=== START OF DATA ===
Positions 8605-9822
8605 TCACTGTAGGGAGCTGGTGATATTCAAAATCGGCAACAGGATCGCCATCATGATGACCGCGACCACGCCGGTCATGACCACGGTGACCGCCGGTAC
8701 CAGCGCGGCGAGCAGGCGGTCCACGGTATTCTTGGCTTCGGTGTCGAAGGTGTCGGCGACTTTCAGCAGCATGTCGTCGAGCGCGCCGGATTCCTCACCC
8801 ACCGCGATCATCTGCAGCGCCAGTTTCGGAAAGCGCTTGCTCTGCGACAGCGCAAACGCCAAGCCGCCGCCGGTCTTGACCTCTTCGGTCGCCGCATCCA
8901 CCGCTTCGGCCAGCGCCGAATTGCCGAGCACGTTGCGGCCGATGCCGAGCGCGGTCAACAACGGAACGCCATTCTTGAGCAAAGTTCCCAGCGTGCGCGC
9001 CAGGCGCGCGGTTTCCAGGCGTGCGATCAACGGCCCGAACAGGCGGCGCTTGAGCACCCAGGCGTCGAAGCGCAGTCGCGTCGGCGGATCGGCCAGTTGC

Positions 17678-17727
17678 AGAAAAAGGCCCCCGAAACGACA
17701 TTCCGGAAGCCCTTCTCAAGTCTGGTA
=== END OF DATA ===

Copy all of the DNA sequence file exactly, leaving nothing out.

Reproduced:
Positions 8605-9822
8605 TCACTGTAGGGAGCTGGTGATATTCAAAATCGGCAACAGGATCGCCATCATGATGACCGCGACCACGCCGGTCATGACCACGGTGACCGCCGGTAC
8701 CAGCGCGGCGAGCAGGCGGTCCACGGTATTCTTGGCTTCGGTGTCGAAGGTGTCGGCGACTTTCAGCAGCATGTCGTCGAGCGCGCCGGATTCCTCACCC
8801 ACCGCGATCATCTGCAGCGCCAGTTTCGGAAAGCGCTTGCTCTGCGACAGCGCAAACGCCAAGCCGCCGCCGGTCTTGACCTCTTCGGTCGCCGCATCCA
8901 CCGCTTCGGCCAGCGCCGAATTGCCGAGCACGTTGCGGCCGATGCCGAGCGCGGTCAACAACGGAACGCCATTCTTGAGCAAAGTTCCCAGCGTGCGCGC
9001 CAGGCGCGCGGTTTCCAGGCGTGCGATCAACGGCCCGAACAGGCGGCGCTTGAGCACCCAGGCGTCGAAGCGCAGTCGCGTCGGCGGATCGGCCAGTTGC

Positions 17678-17727
17678 AGAAAAAGGCCCCCGAAACGACA
17701 TTCCGGAAGCCCTTCTCAAGTCTGGTA